Southease to Rodmell under way

Despite the recent apalling weather the Southease to Rodmell section of The Egrets Way is now under construction, linking up the SouthDowns Way to the bridleway from Rodmell. This is an important step in creating a full length cycle way between Lewes and Newhaven. This second stage (the first being the Lewes to Kingston link) will open up the possibility to take your bike on the train to Southease then ride along the banks of the Ouse before turning left to Monks House and the Abergavenny Arms at Rodmell – all on the flat. For the time being only half the route will have a rustic all-weather surface, so at some times of the year this may not be suitable for thinner-tyres. We hope this will change in the near future so access will be given to all ages and abilites, whatever the weather.

The Ouse Valley Cycle Network project (OVCN.org.uk) continue to strive for a full length cycle and walk way, sensitively surfaced to match the beauty of the valley while providing access for all abilites. The OVCN steering group are spending considerable time on making this happen, and Cycle Seahaven are proud to offer support. You can donate a few quid to help make this exciting project a reality by visiting on our online store: http://cycleseahaven.org.uk/store/. Thank you.

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Stay up to date on the latest developments at http://egretsway.org.uk

Cyclists and Police talk Safety on the Roads

PCC1

CES members meet with Katy Bourne

Tuesday 28th January.
Sussex Police and Crime Commissioner, Katy Bourne & Sgt. Stacey Ellott of Sussex Road Policing Unit recently met with members of Cycle East Sussex to discuss issues of Road Safety and Cycling. Cycle East Sussex consists of eight cycling campaigning groups throughout East & West Sussex. These include: Cycle Seahaven,  Hastings Urban Bikes,  1066 Cycle Club,  Eastbourne Bespoke,  Bexhill Wheelers,  Ouse Valley Cycle Network,  Cycle Lewes & Bricycles of Brighton & Hove.

The meeting offered the opportunity to discuss Road Safety and to hear how those concerns might be met. Key issues included: Dangerous parking at junctions obscuring vision for traffic,  how 20mph limits could be effectively enforced,  the appropriate collection of data following collisions involving cyclists so that action could be taken against those responsible,  the need for clarification over the advice to cyclists regarding the position on the road they should take,  concerns over the safety of cyclists in rural areas,  and several other topics.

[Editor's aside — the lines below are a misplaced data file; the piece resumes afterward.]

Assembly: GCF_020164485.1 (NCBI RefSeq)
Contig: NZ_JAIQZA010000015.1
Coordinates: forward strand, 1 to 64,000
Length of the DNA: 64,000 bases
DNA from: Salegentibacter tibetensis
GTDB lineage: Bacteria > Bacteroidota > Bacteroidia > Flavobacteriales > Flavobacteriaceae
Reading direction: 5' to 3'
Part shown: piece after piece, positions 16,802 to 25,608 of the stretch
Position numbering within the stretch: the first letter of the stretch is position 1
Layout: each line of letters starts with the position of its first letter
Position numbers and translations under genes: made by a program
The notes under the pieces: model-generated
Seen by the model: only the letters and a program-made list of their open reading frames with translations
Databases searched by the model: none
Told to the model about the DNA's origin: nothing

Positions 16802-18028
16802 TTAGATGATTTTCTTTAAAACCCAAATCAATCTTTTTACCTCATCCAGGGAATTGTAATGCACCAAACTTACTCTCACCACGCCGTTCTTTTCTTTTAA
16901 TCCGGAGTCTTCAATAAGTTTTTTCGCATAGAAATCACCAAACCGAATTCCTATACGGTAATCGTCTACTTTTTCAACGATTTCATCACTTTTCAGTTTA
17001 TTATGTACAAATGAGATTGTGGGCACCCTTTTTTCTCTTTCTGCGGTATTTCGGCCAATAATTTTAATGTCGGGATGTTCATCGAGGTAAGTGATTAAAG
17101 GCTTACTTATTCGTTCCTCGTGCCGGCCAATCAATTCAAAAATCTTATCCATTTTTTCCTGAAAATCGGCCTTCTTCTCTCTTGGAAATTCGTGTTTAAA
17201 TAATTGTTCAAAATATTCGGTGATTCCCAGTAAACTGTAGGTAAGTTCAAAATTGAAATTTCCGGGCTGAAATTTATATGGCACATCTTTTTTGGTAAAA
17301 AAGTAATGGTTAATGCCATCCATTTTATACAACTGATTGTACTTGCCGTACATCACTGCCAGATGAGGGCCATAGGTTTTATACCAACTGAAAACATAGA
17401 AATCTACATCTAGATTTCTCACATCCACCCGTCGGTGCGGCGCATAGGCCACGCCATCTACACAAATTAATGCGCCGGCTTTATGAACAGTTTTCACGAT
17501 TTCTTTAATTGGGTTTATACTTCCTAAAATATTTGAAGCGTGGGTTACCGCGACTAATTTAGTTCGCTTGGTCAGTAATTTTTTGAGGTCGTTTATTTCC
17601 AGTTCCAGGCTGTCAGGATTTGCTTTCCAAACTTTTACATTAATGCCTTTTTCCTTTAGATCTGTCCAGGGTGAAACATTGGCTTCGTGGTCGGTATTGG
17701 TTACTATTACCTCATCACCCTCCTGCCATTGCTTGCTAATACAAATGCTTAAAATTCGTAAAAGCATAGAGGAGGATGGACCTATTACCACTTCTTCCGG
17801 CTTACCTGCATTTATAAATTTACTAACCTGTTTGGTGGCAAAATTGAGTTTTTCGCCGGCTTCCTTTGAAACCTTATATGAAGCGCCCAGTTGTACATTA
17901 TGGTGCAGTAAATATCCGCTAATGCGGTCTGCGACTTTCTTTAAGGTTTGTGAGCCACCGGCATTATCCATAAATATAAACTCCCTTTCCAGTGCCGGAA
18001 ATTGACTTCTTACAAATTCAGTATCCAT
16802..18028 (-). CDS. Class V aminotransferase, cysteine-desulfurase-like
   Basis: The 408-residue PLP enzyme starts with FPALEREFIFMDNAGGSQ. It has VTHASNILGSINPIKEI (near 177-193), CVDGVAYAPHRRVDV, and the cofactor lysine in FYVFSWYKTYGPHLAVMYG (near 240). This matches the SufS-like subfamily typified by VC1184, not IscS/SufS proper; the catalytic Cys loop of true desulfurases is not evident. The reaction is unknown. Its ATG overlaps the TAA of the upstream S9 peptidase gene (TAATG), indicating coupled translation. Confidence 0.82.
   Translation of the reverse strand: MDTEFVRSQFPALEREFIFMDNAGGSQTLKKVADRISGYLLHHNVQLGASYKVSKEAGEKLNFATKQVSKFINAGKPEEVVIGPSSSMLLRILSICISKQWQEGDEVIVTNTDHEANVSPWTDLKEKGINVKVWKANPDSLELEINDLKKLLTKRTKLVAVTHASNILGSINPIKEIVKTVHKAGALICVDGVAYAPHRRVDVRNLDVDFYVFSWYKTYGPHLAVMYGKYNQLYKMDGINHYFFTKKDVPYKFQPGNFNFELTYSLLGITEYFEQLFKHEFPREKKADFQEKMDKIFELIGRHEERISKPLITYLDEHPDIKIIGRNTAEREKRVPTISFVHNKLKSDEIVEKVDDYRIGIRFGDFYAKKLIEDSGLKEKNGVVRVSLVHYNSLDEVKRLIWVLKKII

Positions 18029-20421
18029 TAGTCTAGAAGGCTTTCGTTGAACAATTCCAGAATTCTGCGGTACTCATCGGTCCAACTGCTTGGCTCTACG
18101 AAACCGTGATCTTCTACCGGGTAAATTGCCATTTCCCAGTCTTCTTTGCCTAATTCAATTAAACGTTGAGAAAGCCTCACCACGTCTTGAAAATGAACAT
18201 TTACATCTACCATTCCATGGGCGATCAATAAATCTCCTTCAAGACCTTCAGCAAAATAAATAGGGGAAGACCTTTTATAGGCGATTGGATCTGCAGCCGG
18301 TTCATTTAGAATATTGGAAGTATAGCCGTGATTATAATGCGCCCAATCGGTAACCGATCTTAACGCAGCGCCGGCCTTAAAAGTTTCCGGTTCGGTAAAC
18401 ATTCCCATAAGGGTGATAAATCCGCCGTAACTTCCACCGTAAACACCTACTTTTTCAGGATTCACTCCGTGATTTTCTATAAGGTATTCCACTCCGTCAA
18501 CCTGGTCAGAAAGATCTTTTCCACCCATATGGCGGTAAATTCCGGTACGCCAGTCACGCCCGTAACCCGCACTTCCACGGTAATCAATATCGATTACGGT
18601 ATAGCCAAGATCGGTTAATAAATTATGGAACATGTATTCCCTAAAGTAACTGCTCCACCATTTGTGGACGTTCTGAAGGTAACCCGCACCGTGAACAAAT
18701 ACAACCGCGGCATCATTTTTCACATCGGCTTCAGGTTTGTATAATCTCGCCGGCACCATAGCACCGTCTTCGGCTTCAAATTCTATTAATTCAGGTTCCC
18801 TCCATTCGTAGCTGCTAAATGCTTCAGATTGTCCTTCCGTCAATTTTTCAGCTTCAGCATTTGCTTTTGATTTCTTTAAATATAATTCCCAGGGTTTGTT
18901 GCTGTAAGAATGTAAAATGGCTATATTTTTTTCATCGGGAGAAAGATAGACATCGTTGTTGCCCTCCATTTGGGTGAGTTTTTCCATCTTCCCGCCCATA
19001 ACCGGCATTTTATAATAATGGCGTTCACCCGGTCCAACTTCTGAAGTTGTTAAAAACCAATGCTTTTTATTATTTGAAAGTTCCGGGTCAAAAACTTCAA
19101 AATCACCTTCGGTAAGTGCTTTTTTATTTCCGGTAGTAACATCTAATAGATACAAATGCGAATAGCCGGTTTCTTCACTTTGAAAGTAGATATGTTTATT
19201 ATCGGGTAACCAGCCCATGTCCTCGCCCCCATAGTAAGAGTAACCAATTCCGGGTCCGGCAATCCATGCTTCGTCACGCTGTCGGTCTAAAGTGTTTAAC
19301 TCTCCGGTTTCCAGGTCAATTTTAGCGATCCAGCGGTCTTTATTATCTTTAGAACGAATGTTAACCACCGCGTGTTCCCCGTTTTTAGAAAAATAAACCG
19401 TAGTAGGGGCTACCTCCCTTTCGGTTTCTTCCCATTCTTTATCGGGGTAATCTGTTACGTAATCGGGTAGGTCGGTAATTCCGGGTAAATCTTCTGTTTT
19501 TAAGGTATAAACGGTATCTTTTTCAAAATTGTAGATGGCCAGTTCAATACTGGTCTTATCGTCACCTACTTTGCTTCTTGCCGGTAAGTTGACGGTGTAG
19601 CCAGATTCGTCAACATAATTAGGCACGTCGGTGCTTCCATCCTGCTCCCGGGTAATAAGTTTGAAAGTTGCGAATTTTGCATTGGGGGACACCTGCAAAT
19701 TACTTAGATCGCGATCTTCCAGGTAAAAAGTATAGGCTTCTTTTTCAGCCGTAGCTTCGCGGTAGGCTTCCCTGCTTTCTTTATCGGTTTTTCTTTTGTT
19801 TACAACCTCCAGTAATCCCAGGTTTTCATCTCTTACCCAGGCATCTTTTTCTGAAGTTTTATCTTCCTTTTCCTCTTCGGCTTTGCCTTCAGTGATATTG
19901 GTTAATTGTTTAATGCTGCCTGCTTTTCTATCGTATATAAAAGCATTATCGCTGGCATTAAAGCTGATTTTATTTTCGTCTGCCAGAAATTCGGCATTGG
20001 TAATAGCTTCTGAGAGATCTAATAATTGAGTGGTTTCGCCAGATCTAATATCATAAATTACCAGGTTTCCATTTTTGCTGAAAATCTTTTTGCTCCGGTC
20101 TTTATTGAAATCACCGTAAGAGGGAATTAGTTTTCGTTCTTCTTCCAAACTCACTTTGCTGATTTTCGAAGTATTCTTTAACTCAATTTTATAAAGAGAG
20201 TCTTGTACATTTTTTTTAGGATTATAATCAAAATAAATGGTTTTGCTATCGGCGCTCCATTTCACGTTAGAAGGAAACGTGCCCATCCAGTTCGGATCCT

Attention was drawn to the Road Justice campaign and the debate in Parliament on dangerous driving. Both raise important issues that need addressing.
The cyclists were keen to emphasise they do not condone dangerous or illegal riding by cyclists and expected the law to be upheld by all road users. It was agreed that the key principle is to encourage mutual respect. However, for some drivers, there is clearly a need to appreciate the vulnerability of cyclists and pedestrians on the roads.
Katy Bourne and Sgt. Stacey Ellott offered advice and clarification where necessary,  promising to investigate some of the concerns raised.
This constructive dialogue bodes well for the future. Many people do not cycle because of concerns over safety on the roads. Yet travelling by bike offers huge benefits: it is good for your physical and mental health, it reduces carbon emissions, and it is cheaper than other forms of transport. The cycling groups are hopeful that,  by working in partnership with the Police and Local Authorities,  more people will begin to feel that the roads of East Sussex and Brighton & Hove are safe enough for them and their families to ‘get on their bikes’ and enjoy the freedom that cycling offers.